Baseball America


Just three teams have won seven or more consecutive division titles since Major League Baseball split the American and National leagues into three divisions 25 years ago.

The 1991 to 2005 Braves are the standard bearer, winning 14 straight division titles in a run that began under the old two-division format. The 1998 to 2006 Yankees followed, winning nine straight division crowns to set the stage for five World Series appearances and three consecutive championships.

The third is the present-day Dodgers.

The Dodgers have won seven straight National League West titles since 2013, capped by a franchise-record 106 wins last season. They’ve done that while maintaining a top-five farm system for six straight years despite never picking higher than 18th in the draft. They’ve had stars age out or leave in free agency and replaced them with young, homegrown stars over and over again.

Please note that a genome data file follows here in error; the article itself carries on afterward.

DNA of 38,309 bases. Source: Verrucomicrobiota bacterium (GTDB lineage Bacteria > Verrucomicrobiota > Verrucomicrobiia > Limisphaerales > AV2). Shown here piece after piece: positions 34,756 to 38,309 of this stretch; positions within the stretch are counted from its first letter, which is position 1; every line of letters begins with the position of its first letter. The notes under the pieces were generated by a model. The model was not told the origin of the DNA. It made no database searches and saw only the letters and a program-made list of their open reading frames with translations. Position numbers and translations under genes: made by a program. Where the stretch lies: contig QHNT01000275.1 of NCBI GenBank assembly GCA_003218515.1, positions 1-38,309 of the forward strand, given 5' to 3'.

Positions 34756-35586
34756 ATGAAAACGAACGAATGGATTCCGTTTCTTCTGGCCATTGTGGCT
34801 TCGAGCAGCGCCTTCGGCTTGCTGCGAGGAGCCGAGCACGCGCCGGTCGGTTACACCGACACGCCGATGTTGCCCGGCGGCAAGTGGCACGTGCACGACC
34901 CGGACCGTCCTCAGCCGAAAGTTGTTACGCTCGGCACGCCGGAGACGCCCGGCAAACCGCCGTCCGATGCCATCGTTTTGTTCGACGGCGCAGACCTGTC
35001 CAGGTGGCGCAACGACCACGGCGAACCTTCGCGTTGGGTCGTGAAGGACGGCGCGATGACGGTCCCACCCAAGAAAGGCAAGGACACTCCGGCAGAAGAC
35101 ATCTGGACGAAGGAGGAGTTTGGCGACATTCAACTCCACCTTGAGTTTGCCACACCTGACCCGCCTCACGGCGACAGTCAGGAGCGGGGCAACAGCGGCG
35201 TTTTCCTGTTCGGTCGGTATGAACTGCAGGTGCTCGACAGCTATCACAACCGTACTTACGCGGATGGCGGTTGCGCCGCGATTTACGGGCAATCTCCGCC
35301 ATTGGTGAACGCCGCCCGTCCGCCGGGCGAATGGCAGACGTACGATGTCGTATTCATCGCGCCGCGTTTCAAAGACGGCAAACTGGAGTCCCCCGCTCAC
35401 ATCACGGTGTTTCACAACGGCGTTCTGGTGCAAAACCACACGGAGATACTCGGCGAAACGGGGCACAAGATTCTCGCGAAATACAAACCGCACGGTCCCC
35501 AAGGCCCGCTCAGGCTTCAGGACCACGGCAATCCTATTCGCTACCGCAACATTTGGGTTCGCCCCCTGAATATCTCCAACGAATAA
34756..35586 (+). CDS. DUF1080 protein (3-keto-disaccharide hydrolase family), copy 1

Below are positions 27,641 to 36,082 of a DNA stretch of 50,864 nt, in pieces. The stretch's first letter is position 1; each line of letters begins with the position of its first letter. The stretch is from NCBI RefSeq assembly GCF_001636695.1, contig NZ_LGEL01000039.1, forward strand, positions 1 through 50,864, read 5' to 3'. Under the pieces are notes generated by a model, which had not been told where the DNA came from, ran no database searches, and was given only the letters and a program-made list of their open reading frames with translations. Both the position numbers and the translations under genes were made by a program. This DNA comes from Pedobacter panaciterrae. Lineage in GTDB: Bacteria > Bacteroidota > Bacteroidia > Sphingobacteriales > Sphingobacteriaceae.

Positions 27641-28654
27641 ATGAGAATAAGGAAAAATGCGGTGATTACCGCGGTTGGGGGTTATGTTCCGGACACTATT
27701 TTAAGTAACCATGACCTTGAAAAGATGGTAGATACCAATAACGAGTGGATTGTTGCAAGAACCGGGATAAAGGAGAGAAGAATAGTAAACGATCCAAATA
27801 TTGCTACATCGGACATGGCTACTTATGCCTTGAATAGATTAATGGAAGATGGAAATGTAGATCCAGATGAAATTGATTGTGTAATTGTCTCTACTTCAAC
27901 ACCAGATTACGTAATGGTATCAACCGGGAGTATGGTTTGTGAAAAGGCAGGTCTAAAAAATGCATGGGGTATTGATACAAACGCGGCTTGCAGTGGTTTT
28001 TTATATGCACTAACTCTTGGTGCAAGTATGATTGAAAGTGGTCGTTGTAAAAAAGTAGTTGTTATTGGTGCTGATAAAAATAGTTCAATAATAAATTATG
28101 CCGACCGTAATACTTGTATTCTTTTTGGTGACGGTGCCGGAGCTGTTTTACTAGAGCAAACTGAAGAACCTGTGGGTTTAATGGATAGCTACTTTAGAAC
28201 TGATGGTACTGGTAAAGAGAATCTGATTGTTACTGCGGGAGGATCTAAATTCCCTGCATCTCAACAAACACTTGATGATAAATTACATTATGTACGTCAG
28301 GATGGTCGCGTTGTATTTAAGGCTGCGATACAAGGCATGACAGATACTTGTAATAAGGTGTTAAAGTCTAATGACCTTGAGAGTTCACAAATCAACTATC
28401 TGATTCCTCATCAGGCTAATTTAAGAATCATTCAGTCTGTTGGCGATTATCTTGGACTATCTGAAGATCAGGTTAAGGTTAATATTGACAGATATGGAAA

In the era of the luxury tax, caps on draft and international signing bonuses and extra draft picks awarded to small-revenue clubs—constraints the aforementioned Braves and Yankees teams were not subject to—the Dodgers have thrived in a system designed exactly to prevent such single-team supremacy.

The most concerning part for opposing clubs? Seven years in, the Dodgers show no signs of slowing down.

“They’re the model right now,” one rival NL executive said. “They’re hitting on all cylinders. They’re drafting very well. They’re developing very well. They’re obviously very good at the big league

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